Sunday, September 27, 2009

Book: Butterflies in my Stomach

Butterflies in my Stomach, Ronald L. Taylor.

About the human consumption of insects, direct and indirect.

It also addresses our irrational food prejudices, e.g., most westerners are repelled by the idea of eating bee larvae, yet relish bee vomit (honey).

I can't really recommend slogging through most of the book but there were some interesting tidbits. Here's a six-sentence synopsis:

Humans, especially vegetarians, consume quite a lot of bugs without being fully aware of it. For example, the FDA permits up to 20 maggots per 100 grams of canned mushrooms, and ten insects plus 35 insect eggs per 8 ounces of raisins.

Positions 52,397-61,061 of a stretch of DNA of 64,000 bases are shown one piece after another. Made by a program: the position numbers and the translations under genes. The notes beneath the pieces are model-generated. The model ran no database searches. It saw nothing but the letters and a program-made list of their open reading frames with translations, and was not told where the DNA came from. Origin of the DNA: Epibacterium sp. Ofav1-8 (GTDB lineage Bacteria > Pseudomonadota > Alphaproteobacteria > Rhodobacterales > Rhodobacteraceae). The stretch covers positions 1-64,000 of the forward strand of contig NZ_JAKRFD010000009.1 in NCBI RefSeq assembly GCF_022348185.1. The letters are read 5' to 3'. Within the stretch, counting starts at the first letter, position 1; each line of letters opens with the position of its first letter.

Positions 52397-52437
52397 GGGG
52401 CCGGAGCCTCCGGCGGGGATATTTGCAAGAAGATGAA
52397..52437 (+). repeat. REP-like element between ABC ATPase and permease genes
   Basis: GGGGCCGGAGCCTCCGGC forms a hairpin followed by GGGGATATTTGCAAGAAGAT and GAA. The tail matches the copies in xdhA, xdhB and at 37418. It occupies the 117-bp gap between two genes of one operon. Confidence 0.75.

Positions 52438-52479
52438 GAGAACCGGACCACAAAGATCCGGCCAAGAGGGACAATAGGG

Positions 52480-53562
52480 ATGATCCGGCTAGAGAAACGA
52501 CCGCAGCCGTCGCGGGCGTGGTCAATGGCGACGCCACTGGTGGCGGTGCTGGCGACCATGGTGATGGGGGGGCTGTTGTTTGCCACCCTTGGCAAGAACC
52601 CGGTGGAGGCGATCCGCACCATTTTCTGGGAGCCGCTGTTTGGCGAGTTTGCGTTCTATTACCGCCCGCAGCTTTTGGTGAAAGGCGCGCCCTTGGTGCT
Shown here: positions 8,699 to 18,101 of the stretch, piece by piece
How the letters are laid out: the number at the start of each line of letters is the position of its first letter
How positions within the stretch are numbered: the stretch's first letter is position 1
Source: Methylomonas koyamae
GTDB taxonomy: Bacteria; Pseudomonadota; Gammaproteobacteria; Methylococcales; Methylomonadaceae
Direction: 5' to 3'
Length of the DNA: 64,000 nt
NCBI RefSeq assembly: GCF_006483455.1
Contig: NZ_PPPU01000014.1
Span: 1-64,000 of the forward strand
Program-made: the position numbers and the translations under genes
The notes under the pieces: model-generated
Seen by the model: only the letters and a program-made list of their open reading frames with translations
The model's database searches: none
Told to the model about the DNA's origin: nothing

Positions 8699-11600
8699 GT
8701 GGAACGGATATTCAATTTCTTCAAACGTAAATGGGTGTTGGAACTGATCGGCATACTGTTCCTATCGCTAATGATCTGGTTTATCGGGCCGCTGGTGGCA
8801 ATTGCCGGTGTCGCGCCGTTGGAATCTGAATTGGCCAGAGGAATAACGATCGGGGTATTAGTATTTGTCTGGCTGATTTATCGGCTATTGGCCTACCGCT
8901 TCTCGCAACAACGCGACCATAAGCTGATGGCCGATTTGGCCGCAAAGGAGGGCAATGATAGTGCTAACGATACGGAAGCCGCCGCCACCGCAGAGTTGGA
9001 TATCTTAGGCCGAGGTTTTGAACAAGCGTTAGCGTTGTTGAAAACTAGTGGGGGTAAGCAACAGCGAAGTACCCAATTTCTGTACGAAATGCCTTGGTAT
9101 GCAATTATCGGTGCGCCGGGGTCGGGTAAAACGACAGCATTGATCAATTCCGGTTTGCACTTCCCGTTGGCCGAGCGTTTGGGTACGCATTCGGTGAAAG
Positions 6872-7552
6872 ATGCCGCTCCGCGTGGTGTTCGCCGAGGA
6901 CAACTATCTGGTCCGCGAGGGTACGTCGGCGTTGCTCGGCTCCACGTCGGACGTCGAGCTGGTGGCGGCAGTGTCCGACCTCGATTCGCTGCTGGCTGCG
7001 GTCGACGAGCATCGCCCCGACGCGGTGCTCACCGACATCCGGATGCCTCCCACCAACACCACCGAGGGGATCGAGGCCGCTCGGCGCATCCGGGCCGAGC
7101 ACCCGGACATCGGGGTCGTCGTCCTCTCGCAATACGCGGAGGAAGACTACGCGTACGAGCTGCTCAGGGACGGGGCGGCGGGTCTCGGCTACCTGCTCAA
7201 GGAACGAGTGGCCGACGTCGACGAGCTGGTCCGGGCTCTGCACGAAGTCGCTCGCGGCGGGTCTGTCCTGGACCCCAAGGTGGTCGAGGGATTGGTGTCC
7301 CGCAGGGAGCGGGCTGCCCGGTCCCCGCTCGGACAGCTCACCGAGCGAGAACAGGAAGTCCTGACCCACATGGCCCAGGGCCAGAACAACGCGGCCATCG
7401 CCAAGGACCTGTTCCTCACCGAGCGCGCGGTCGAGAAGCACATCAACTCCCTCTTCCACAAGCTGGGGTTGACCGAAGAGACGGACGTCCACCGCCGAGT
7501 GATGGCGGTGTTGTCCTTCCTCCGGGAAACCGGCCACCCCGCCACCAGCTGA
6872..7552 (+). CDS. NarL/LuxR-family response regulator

The most promising insects for use as food are termites, bee larvae and pupae, beetle grubs, grasshoppers, crickets, and almost any freshwater aquatic insects.

The legs, wings and heads may be pulled off. Roasting is the easiest way to cook them. They can be powdered and mixed with water or other foods if that's the only way you can keep them down.

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